Perpetrator is the term commonly used because the person who is choosing to use violence is the direct cause of harm. A perpetrator is a person who carries out harmful, illegal or immoral acts, therefore a person who chooses to use violence is identified as a perpetrator of violence. Collectively perpetrators of violence are often referred to as ‘men who choose to use violence’ because using violence is a choice. Men can choose not to be violent.
Evidence overwhelmingly indicates that primarily men perpetrate violence against women so perpetrators are generally described as male, however it is recognised that men and those who identify as a non-binary gender also experience family and domestic violence and require support and intervention.
Men who choose to use violence towards or abuse their family members can, with commitment and support, change. There are services available for men who choose to use violence. They are commonly known as ‘Men’s Behaviour Change Programs’ or ‘Perpetrator Intervention Programs’.
The types of services and supports available include:
A central part of men’s programs and support services is ensuring the safety of adult and child victim-survivors. Therefore, interventions should include:
Men’s Behaviour Change Programs usually refer to group-based perpetrator interventions designed specifically to address family and domestic violence behaviours and to increase the safety of women and children. Programs are specifically designed for men who choose to use violence towards a partner or family member (usually partner, ex-partner and/or child) The programs help men to understand how their attitudes and beliefs contribute to abuse and encourage men to be accountable for their behaviours. The programs recognise that perpetrators of family and domestic violence use specific and multiple tactics to coerce and control their victim and cause fear. Program content includes: reconsideration of attitudes and behaviours that relate to violence and abuse; creating an understanding of the impact of men’s choice to use violence on their partners and children; and developing alternative strategies to using violence.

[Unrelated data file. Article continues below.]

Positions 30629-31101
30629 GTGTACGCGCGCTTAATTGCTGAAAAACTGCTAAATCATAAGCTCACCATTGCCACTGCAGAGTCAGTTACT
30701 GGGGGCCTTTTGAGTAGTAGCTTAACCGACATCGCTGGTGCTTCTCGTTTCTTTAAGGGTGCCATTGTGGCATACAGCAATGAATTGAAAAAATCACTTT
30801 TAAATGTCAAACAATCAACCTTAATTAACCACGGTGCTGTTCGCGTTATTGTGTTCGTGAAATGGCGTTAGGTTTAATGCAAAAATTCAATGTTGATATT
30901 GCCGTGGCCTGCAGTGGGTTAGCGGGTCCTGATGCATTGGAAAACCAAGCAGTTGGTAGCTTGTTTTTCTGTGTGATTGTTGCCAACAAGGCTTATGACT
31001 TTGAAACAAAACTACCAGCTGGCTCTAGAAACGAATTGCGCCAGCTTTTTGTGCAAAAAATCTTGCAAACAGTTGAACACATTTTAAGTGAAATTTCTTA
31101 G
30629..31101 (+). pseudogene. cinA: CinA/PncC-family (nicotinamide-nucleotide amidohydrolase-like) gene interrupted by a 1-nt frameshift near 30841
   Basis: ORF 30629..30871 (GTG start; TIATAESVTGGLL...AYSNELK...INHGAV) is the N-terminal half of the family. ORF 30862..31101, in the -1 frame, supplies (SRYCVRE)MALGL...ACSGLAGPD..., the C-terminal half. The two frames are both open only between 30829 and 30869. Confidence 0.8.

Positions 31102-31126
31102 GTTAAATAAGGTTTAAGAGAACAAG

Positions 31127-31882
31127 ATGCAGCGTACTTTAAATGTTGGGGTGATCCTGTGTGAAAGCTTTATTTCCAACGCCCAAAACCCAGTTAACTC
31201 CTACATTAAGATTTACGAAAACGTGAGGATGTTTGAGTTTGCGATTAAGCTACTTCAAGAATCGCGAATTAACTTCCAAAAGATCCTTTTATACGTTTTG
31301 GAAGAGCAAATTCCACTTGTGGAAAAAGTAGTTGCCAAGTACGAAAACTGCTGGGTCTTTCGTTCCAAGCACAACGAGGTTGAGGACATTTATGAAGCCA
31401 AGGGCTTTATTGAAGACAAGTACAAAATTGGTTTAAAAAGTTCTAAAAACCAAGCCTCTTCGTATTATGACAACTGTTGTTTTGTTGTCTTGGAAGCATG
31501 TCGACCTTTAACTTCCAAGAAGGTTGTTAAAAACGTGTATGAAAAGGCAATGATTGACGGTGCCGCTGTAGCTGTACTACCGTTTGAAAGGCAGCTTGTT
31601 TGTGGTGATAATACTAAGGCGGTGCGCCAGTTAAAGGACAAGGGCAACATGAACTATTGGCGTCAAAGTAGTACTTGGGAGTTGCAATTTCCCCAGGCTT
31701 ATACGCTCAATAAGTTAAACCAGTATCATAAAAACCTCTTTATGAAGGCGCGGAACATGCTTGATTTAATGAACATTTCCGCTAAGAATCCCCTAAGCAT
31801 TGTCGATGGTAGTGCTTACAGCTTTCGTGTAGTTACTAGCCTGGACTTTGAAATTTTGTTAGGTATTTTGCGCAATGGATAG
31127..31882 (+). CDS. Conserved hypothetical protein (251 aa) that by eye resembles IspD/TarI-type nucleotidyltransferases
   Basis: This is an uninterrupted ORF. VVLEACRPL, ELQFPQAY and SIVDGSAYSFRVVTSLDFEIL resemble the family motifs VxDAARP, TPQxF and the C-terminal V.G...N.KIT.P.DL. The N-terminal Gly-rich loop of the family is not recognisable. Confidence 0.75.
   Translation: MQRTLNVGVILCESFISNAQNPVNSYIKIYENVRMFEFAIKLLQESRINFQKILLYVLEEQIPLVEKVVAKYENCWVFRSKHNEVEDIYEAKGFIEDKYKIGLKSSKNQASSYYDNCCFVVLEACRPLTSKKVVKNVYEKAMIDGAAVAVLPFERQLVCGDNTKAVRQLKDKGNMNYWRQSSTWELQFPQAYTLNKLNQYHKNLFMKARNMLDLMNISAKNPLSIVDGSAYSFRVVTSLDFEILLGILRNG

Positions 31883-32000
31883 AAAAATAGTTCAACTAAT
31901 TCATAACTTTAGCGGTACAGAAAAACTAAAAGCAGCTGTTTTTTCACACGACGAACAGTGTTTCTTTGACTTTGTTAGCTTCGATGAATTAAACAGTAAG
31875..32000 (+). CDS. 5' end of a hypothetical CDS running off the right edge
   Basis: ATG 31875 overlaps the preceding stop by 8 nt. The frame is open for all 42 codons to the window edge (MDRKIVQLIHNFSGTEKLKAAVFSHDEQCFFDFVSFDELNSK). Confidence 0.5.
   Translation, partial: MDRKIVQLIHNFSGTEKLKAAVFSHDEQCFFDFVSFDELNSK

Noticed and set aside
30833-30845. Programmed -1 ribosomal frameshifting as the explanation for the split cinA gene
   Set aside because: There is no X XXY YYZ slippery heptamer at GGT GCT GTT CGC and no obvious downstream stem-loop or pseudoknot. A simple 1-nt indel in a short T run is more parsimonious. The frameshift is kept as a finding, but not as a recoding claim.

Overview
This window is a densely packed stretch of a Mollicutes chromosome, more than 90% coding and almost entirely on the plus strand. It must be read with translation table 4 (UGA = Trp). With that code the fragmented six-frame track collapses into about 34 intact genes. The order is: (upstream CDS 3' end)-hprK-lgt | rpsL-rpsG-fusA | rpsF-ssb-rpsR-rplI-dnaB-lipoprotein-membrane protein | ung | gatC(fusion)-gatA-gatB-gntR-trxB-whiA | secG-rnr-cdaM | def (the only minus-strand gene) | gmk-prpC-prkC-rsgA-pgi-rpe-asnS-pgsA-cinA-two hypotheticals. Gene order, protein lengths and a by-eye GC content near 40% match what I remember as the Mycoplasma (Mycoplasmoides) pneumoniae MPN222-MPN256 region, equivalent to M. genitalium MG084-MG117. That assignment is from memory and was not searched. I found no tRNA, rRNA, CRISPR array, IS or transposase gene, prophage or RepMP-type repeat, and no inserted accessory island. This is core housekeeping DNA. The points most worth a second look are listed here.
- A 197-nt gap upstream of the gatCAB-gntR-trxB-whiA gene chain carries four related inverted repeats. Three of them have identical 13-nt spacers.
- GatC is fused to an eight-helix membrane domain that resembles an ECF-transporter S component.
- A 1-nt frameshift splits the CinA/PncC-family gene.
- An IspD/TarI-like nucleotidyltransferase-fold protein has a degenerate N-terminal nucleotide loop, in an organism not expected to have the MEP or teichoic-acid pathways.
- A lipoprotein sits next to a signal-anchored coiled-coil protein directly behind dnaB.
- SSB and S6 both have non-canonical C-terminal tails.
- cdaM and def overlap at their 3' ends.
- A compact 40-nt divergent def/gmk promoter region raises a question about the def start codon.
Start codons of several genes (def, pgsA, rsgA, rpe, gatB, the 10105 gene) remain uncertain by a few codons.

Anger management programs aim to address men’s behaviour when they are unable to manage or regulate their emotions in response to stressful situations, resulting in acts of violence. A person with anger management issues could potentially use aggression or violence with people they interact with outside the home, such as, colleagues, acquaintances, shop attendants and others. Anger management programs work with individuals to improve emotional regulation, learn appropriate stress management and coping behaviours and effective communication.
Working with men using specialist interventions is important for reducing and stopping family and domestic violence. Many men who choose to use violence want to stop using abusive behaviours in their relationship and need the support structures such as men’s behaviour change programs, family and domestic violence informed counselling or ongoing case management for the opportunity to stop and reflect on the choices they have made.
Programs or other interventions are an opportunity for men to work towards being non-violent/abusive and building healthy and respectful relationships with their partners, ex-partners and children.
Specialist services are committed to supporting men to address their abusive behaviours towards their partners/ex-partners and children.
Organisations that work with perpetrators of violence through men’s behaviour change programs will provide partner contact. This looks different to each organisation however comprises of a worker having contact with the partner/ex partner in person or via phone while the perpertrator engaged in the programme. This can range from safety planning, financial supports and discussing program topics. This worker will also liaise with facilitators to determine whether behaviours are ceasing or increasing.
An assessment may need to be completed before being accepted into a program/support service.
Men who choose to use violence can sometimes need to use additional services to address their behaviours or improve their health. For example, some men may need support for their mental health and/or their alcohol or other drug use. They also may be being seen by the Family Court, the Community Corrections or the Child Protection systems. First Nations men may need culturally-based support to heal from trauma they have suffered, or intergenerational trauma.
It is important to distinguish between Men’s Behaviour Change Programs for family and domestic violence and other supports. It is not enough to just address one of these issues. For example, where a man drinks a lot of alcohol and also uses violence, he is encouraged to seek help for alcohol use AND for family and domestic violence.